My ham career started in 1977 when a friend said he wanted to become licensed. We decided to work together to become hams.
First, we found a Novice class and began attending. Soon we passed the code test and were tested for Novice. The license came in 90 days. Meanwhile we went to Madison Electronics in Houston and both bought a Yaesu FT-101E. We worked CW only for about a month until speed was at about 15. Then studied for General and took the test at the Houston FCC office. We both passed. That license was granted another 90 days later. By that time, we took the Advanced test and passed. Another 90 days for the new license. Our speed was up to about 25, so we were ready to take the Extra test. However, a tornado took out my antenna, and my two daughters needed help with school, so I went inactive.
It was 1994 when I became active again. I put up a 150-foot tower and operated mostly phone, mainly used in contesting. Soon I studied up and got the Extra ticket. This led to involvement with a local club, Northwest Amateur Radio Society. I have served as treasurer, VP and president. I took over the VE liaison position and ran the test sessions for 10 years. I have partnered up with Skip Ferguson K5LLR, a retired professor, to offer ham classes.
In 2010 I got interested in the Texas QSO Party. Chuck Sanders NO5W talked me into becoming coordinator. I still have that job today.
In 2015 I received an invitation from Kenneth Ransom N5VHO, ISS Ham Project Coordinator, to become the trainer for NASA astronauts. I talked Skip into joining me, and we are now the official NASA ham trainers. So far, we have trained five astronauts. The first two were Serena Aunon-Chancellor and Nick Hague. Both have been in space and have returned. (Editor’s note: Read a feature story about this unique experience, later this year in Solid Copy.)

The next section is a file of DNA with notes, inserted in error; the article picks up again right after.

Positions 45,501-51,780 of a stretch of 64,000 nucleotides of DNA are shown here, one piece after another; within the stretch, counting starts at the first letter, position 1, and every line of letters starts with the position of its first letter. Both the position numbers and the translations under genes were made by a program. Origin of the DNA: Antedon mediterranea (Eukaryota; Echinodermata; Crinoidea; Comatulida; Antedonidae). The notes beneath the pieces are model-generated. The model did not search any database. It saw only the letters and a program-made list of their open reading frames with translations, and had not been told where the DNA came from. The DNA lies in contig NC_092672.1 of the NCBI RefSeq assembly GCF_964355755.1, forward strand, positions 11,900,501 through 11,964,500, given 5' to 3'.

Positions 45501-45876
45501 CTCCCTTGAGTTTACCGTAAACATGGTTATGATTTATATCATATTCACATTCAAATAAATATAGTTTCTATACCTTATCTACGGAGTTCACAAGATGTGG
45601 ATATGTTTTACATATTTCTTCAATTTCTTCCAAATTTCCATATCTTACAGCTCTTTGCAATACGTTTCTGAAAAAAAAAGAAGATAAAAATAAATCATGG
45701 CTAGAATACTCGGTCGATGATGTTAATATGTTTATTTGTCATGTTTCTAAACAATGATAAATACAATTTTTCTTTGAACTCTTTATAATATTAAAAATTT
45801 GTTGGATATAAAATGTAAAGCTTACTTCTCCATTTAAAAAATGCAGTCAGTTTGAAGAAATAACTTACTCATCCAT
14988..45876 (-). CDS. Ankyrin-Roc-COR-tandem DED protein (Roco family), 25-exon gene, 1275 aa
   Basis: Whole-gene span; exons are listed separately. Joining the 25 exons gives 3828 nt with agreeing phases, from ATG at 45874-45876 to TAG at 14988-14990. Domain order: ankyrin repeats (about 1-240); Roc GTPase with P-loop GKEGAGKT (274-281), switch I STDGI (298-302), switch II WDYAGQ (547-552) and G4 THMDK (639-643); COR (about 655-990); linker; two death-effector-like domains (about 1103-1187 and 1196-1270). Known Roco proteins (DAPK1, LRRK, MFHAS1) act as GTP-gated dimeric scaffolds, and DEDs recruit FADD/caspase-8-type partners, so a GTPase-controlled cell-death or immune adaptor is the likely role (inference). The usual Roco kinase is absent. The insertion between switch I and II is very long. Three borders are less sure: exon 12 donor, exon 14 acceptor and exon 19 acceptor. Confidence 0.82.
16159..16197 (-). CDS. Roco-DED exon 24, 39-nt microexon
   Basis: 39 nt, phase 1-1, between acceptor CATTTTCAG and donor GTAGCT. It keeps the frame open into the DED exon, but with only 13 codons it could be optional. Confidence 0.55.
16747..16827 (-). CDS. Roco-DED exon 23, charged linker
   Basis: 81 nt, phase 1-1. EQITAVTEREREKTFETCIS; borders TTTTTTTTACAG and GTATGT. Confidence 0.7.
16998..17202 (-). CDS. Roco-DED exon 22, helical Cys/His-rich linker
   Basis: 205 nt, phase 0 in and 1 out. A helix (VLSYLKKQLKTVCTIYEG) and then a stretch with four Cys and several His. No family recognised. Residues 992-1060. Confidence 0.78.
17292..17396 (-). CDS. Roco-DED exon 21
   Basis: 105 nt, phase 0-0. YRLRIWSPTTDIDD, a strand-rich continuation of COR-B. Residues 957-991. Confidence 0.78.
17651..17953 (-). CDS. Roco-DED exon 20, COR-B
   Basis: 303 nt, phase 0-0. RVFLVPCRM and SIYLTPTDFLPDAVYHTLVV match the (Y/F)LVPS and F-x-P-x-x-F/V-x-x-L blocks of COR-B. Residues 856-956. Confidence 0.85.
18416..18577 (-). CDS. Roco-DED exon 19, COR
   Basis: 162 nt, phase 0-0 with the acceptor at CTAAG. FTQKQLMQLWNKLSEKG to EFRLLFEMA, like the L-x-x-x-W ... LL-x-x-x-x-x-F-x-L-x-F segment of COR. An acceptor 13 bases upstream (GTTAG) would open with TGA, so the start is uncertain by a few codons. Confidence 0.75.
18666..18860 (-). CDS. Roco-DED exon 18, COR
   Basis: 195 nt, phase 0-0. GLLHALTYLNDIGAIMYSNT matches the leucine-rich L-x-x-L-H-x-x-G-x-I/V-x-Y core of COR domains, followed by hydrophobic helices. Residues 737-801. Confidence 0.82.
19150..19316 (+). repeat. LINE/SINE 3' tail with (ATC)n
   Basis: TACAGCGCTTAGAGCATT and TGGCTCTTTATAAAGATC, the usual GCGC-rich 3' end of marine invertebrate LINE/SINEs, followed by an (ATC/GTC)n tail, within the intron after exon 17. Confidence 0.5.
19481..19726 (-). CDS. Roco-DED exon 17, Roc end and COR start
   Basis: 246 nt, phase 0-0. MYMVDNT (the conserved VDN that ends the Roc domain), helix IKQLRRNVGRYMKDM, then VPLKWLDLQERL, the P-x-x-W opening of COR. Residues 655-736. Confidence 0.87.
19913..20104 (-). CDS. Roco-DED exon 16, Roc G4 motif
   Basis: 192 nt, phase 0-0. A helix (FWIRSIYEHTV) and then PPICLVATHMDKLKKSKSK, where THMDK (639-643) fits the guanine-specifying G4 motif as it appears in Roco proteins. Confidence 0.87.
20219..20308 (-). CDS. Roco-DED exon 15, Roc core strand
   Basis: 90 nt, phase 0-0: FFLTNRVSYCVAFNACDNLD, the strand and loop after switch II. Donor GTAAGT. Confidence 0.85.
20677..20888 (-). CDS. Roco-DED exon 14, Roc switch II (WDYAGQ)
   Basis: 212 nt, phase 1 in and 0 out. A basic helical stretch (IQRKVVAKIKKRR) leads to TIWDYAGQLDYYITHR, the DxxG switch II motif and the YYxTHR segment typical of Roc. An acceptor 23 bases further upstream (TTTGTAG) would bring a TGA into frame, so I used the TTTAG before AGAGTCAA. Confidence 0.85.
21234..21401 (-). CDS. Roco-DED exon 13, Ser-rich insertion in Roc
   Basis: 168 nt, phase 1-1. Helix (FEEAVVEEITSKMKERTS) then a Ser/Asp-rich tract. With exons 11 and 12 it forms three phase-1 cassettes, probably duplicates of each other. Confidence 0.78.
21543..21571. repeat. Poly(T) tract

I also have an interest in DXpeditions, and have been to Falkland Islands, Malta, San Andres, and Nicaragua (three times). Falkland Islands was in 2004, and I have permanent license VP8DXL. During this time, I met Cal White WF5W, who recruited me into the Texas DX Society, sponsor of the DXpedition. I learned a lot from Cal, now a silent key. After Cal passed, I began to organize my own DXpeditions. The last time, in Nicaragua, my team won the 2017 CQ WPX SSB Contest Expedition World Winner plaque (station YN2KW). My call was YN2MG, and I made more than 1800 CW contacts in the non-contest days.
Today I am mostly retired from everything. I still run the TQP and serve as a VE. I attend Dayton, Ham-Com and Austin Summerfest every year.
My training includes degree from Houston Baptist in physics, physical chemistry and math, graduated in 1968. Prior to that, I served in the USAF (1960-1964) as a weapons control system mechanic (radar technician) on the Convair F-106 interceptor. I was recruited to work on the Shuttle hull design at NASA but declined because it would have led to four more years post-graduate studies at Rice University.This biography is what appeared in Solid Copy when the member joined CWops.